10 Lessons My Mother Taught Me (In Honor of Mother’s Day)
This is a guest blog post written by the daughter of Your Design Partner’s Ricci Jackson. My name is Niyah. I thought it would be fun to write a post about the 10 lessons I’ve learned from my mom in celebration of Mother’s Day. Enjoy!
Lesson One | “You Only Have a Minute to be a Kid, but a Lifetime to be an Adult”
I was in fifth grade, and my best friend Victoria showed me she had shaved her legs. I had hair on mine still and I felt embarrassed that I wasn’t shaving too. I went home to ask my mom if I could start too and she said no. A similar situation occurred when my friends started to wear makeup. My mom didn’t let me start wearing anything more than mascara until I was 16. “You only have a minute to be a kid, but a lifetime to be an adult,” she’d say. She didn’t want me to rush into shaving and convinced me to enjoy not having to shave, because once you start you have to keep it up. With the makeup, she showed me that I have naturally beautiful skin and I don’t need to cover it up. She wanted me to enjoy not having to wear makeup for as long as I could, and to this day I still don’t wear much more than mascara, eyeliner, and lipstick. It’s a valuable lesson even today, as I am 21. I am enjoying the stage in life I am in right now, instead of wanting to rush to being a more established adult… especially since it’s not looking like things are going to get any easier…
Lesson Two | It’s Okay to Be a Little Skeptical
My mom is always a little skeptical when she comes across something new. For example, when I would ask to go to a friend’s house she’d need their name, their address, phone number, and an estimated time of return. I used to hate when she asked a bunch of questions, but I know now she was just looking out for my best interest. Another example is if there’s something I am not sure about, like the time I was asked to style a major campaign for a popular hair care brand while I was living in New York City. She matched my level of excitement, but still had a bit of reserve in her tone. She wanted to know if I had signed anything, if I had asked for a deposit, etc. Of course I hadn’t thought about those things, but was assured the deal would go through because “they were really nice people.” After spending an entire day calling PR agencies and researching the concept they were looking for, I called them to ask for a release form to borrow clothes from a PR company, and was told they no longer needed me because of “budget issues.” I was devastated, but learned a valuable lesson in remaining a little cautious of deals like that, to always ask for money upfront, and to not get excited until the agreement was official on paper.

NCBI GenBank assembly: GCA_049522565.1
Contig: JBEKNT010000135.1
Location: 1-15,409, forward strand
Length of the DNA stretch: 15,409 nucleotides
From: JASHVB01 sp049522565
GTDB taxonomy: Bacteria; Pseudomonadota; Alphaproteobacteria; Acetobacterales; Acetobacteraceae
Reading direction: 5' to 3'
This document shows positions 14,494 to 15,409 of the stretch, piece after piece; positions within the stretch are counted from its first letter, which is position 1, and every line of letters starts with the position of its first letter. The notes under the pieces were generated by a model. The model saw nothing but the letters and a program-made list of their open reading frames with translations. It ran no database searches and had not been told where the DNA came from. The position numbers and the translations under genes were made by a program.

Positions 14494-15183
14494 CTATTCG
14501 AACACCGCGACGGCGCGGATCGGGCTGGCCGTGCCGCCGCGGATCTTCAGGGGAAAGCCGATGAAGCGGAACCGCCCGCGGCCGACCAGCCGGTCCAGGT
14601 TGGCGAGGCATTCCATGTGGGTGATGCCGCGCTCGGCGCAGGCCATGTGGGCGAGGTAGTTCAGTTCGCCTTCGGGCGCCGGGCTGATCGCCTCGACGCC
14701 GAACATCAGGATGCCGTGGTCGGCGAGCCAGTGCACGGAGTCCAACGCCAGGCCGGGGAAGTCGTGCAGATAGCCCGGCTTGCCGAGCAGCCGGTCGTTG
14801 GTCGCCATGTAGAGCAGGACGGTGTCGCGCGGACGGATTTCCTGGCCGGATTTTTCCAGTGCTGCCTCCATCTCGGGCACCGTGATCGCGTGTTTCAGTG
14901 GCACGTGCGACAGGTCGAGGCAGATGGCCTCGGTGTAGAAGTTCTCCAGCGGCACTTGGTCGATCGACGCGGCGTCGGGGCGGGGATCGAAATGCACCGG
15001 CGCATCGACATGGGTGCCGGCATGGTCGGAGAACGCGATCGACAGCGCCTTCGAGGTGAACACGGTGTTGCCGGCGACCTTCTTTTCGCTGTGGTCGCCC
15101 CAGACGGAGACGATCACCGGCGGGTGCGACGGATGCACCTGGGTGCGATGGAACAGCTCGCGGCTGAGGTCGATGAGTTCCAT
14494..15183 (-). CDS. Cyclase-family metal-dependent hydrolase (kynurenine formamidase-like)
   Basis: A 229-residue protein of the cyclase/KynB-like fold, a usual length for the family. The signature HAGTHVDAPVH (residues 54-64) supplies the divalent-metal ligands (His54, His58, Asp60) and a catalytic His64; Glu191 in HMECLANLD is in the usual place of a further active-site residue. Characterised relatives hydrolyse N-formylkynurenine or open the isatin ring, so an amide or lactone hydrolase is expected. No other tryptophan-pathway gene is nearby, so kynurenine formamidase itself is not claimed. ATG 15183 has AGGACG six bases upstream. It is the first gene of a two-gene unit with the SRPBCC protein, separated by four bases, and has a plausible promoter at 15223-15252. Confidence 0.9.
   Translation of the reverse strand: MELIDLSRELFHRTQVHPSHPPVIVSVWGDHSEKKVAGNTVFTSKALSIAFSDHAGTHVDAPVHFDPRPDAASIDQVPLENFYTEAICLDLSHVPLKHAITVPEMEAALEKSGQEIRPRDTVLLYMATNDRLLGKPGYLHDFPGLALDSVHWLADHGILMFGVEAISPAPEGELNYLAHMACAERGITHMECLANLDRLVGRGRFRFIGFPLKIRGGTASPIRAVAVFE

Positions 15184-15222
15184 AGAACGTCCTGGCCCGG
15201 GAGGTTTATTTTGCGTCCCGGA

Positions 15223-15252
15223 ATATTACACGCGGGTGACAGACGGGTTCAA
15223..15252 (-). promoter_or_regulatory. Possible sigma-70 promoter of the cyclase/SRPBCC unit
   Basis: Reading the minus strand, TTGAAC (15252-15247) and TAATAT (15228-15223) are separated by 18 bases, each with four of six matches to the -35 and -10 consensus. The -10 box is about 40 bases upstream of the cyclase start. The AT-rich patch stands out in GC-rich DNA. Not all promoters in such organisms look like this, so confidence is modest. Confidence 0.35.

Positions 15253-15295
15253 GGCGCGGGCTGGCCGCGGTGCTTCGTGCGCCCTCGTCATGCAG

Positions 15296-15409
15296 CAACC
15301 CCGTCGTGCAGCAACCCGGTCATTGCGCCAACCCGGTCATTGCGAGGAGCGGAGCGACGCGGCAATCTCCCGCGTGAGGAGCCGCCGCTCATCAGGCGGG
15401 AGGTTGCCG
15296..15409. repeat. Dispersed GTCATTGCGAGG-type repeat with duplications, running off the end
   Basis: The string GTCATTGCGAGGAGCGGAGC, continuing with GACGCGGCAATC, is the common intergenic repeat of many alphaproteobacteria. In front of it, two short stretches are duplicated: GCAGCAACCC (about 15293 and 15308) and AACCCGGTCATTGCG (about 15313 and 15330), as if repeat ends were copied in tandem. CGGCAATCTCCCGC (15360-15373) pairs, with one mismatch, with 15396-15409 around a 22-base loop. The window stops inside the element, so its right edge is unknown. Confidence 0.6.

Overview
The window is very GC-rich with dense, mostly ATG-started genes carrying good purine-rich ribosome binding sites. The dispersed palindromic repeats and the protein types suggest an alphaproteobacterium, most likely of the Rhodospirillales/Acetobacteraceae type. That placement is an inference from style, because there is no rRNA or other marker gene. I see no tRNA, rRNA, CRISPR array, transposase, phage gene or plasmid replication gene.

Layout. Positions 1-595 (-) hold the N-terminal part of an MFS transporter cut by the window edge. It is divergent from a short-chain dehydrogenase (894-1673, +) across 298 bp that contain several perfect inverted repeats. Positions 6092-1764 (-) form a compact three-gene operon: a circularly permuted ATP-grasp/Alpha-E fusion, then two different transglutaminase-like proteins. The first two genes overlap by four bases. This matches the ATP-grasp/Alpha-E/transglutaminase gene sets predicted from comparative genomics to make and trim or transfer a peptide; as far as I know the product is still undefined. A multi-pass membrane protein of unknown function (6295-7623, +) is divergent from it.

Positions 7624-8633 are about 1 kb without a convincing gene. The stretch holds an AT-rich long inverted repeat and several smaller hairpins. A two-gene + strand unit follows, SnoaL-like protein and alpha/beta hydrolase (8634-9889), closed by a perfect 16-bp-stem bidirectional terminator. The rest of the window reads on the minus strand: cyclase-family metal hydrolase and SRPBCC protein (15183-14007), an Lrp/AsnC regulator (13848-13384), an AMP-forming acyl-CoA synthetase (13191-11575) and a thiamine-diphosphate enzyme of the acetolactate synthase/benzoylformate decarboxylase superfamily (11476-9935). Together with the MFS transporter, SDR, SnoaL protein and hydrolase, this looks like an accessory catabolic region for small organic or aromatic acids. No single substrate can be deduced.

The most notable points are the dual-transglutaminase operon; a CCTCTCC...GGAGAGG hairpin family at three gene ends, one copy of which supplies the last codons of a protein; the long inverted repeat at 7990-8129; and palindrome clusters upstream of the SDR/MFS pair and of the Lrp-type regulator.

Lesson Three | “Speak Up”
I am naturally soft-spoken. I always have been, but the difference between my personality now and what it was several years ago is that I am not afraid to voice my opinion and “speak up” in the figurative sense of the word. I’ll always remember my first day of 7th grade. We had just moved to Champaign, Illinois and I went to a school called Edison Middle School. It was way more diverse than I was used to seeing at any school I’d been to before. I was used to being one of a few black kids but this school had a vast population of hispanics and blacks. The kids quickly picked up on the fact that I was a little different from them, especially the black kids. I spoke “white” they told me, “I was an Oreo,” they said. On my first day, I went to sit down in class, and almost immediately this girl behind me started kicking my chair. At first I thought it was a mistake, so I ignored it. She kept persisting, increasing how hard she kicked as she went. Everything in me wanted to turn around and ask her to stop. I even thought about just getting up and sitting down at a seat across the room. But I was new, and I hate conflict, so I just tried not to let it bother me. My plan was to ignore her until she stopped. She didn’t. How ridiculous is that? I am so glad I got over that and now how the confidence to not let people just walk all over me. I think in general, my mom didn’t want me to continue this practice of compliance, for fear of a situation that would be much more serious. Although I’ll always be an introvert, I no longer fear confrontation.
Lesson Four | “When People Show You Who They Are, Believe Them the First Time.”